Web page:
By Richard Abraham published
The rolling lanes of South Yorkshire may be a long way from the bleak farm tracks of Northern France, but for Russell Downing his ride into the velodrome in Roubaix last Sunday will live long in the memory.
The 34 year old Net-App-Endura rider, back home and blasting around the local chaingang once again this week, finally realised his long-held dream to tackle the ‘Queen of the Classics.' Although 24 minutes behind Fabian Cancellara and Sep Vanmarcke, he achieved what 78 riders failed to do and completed one of the most demanding and iconic races in professional cycling.
"It definitely lived up to expectations," he told CW. "You see it on the tele and it looks great, and when you ride it its even better. The atmosphere at the finish in Roubaix is unbelievable. The feeling you get when you do a lap and a half is...unbelievable!
"I remember the last bit of cobbles. I looked down on my stem [notes] and it said it was 500m and I remember seeing it on TV and I knew it wasn't that hard. I came off the cobbles, and then it was a bit of a surprise to actually be in the velodrome!"
However Downing admitted his first Roubaix didn't quite go to plan. The first two hours of racing saw the bunch complete an eye-watering 94km as teams scrapped to place riders in the all important break. After being in an early unsuccessful break himself, he was called up to lead the pursuit of the next group of riders to escape.
"The first bit was a bit of a blur," he explained. "After bringing the break back it split on the first sector of cobbles and I was off the back from then. It was just survival really, which was a bit different to what I expected."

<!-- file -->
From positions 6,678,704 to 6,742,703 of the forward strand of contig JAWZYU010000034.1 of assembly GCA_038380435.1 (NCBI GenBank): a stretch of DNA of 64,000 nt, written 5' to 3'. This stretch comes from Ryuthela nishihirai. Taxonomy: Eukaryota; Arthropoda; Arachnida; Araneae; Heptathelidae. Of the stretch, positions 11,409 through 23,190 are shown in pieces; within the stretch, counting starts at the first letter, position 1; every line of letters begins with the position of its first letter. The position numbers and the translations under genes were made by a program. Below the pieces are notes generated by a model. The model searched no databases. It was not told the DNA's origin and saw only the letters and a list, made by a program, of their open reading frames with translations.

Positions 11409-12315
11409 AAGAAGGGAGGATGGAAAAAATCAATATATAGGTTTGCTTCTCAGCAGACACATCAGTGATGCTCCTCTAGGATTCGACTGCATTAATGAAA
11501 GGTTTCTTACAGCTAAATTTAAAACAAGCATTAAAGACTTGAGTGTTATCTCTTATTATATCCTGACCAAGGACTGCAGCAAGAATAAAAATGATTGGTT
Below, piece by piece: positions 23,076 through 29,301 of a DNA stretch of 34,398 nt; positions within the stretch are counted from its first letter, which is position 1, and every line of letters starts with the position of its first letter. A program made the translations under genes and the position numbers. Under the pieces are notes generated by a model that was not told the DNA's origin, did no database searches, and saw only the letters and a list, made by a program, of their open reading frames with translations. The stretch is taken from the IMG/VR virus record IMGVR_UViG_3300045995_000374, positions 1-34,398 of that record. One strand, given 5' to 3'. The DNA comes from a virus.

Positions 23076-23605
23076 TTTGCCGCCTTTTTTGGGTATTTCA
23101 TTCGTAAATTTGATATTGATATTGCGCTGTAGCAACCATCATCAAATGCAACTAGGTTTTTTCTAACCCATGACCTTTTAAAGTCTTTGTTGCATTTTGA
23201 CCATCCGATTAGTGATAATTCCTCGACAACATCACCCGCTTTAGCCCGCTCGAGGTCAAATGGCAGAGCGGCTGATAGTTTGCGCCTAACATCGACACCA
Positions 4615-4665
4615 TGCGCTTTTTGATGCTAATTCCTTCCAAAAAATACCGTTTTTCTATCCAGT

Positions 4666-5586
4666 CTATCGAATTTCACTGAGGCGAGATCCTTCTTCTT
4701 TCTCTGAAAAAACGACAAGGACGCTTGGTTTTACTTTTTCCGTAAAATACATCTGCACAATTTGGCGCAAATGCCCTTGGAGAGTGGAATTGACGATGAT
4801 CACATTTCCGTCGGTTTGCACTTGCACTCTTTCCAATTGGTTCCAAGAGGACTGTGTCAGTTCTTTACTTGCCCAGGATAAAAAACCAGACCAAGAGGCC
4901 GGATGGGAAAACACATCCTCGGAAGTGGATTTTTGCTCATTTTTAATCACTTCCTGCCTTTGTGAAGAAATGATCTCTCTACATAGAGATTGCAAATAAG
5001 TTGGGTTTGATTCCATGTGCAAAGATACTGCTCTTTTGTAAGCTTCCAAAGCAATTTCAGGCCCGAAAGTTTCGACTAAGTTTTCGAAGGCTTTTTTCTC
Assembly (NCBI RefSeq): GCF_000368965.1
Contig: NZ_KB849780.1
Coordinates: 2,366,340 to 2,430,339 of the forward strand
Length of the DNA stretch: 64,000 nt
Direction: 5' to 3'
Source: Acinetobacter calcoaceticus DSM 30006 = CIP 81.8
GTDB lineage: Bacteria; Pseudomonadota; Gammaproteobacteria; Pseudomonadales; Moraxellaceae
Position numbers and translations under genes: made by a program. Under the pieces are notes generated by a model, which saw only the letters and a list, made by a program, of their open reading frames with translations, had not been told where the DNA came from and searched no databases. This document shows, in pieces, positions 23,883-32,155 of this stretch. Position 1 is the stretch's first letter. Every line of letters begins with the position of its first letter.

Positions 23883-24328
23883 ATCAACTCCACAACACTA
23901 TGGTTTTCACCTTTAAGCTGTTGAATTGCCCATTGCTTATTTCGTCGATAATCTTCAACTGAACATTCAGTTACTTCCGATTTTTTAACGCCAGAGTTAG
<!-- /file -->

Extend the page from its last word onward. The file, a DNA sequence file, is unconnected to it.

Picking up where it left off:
The following 26 sectors of cobbles, all 50.4km of them, were spent in a small group with fellow Paris-Roubaix debutants Luke Rowe (Sky) and Luke Durbridge (Orica-GreenEdge), the latter having shared the legwork with Downing in the first two hours.
"I was going into the Arenberg thinking, ‘Oh no, the Arenberg is the worst one of the cobbles and I've got 100km after that.' I think if I'd gone out of the back there then it would have been game over.
"I remember coming out of it and asking Luke [Durbridge] when the second feed was, thinking that I might have to get off. He said, "Oh I don't know when it is, don't worry about it.' I don't think he wanted to say anything."
Downing's Classics adventure concludes this weekend with the Amstel Gold Race but after being caught behind a crash at the Tour of Flanders and being called into chase hard early on in Roubaix, his appetite is far from satisfied.
"I never felt as though I shouldn't be here. The moment you think that you may as well not be there. We're all human and I've put in the hard hours of training to get where I am.
"I got to the races and I now know I can be competitive. I'll focus on the winter knowing what I have to do to be competitive in those races again."
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Richard Abraham is an award-winning writer, based in New Zealand. He has reported from major sporting events including the Tour de France and Olympic Games, and is also a part-time travel guide who has delivered luxury cycle tours and events across Europe. In 2019 he was awarded Writer of the Year at the PPA Awards.
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